Captain John Kinzie was retired for disability in December 1897 and settled in Seattle, Washington. He served for four years as commandant at Washington State College at Pullma. In 1902, Kinzie was appointed a lieutenant colonel in the Washington National Guard where he served on the Governor’s staff as an inspector and instructor stationed at Olympia. His wife, Myra, died 1 November 1912, and he joined her two years later when he passed away at his home in Seattle on 10 August 1914. He was survived by his four daughters, his son having died in childhood.
 Nelson A. Miles, letter dated 3 Jan 1891 to Adjutant General’s Officer, National Archives Microfilm Publications, “Reports and Correspondence Related to the Army Investigations of the Battle at Wounded Knee and to the Sioux Campaign of 1890–1891.” (Washington: The National Archives and Records Service, General Services Administration, 1975 ), 788.
 Omaha Daily Bee, “The Fight at Wounded Knee,” 6 January 1891.
 George B. Shattuck, ed., The Boston Medical and Surgical Journal, Volume CXXVI, January – June 1892, (Boston: Damrell and Upham, 1892), 463-464,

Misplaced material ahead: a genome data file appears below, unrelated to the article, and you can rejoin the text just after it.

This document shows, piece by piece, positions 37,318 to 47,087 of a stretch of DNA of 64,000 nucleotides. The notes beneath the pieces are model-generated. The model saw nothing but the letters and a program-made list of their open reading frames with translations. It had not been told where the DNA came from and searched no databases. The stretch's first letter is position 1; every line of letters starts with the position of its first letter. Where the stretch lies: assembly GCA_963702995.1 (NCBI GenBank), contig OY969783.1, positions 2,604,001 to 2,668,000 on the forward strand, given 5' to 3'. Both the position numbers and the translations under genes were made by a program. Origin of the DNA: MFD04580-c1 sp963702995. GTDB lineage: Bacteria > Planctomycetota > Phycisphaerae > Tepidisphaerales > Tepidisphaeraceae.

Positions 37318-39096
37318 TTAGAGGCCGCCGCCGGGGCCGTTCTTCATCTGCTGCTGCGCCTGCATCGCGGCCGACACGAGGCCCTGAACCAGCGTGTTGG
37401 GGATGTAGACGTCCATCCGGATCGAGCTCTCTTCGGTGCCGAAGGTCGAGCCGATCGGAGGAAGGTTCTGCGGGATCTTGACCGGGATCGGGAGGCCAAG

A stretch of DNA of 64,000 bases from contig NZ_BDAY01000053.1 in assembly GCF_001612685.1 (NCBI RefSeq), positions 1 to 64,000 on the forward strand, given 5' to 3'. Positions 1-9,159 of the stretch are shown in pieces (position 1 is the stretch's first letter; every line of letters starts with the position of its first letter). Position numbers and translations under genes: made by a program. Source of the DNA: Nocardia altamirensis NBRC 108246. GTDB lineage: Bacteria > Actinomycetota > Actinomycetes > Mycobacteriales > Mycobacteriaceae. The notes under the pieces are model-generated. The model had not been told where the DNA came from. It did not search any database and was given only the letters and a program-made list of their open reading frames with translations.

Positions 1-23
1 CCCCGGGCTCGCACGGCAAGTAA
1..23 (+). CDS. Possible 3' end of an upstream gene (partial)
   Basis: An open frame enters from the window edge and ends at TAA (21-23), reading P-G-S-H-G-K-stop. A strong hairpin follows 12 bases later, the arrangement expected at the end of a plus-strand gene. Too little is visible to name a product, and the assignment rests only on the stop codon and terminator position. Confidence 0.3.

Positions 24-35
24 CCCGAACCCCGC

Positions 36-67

Omaha Daily Bee, 10, 17, 21 and 29 Mar 1891.
 Ancestry.com, United States Federal Census [database on-line], Provo, UT, USA: Ancestry.com Operations, Inc., 2009, Year: 1860, Census Place: Burlington, Coffey, Kansas Territory, Roll: M653_347, Page: 764, Image: 176, Family History Library Film: 803347; Juliette Augusta Magill Kinzie, Narrative of the Massacre at Chicago, Saturday, August 15, 1812, and of Some Preceding Events (Chicago: Fergus Printing Co., 1914), 47. An outstanding source regarding the massacre at Fort Dearborn, and the abduction and captivity of Eleanor Lytle is Lieutenant Linai T. Helm’s The Fort Dearborn Massacre, edited by Nellie Kinzie Gordon and published in 1912 in Chicago by Rand McNally and Company.
 Ann Durkin Keating, Rising Up from Indian Country: The Battle of Fort Dearborn and the Birth of Chicago, (Chicago: The University of Chicago Press, 2012), 44-45.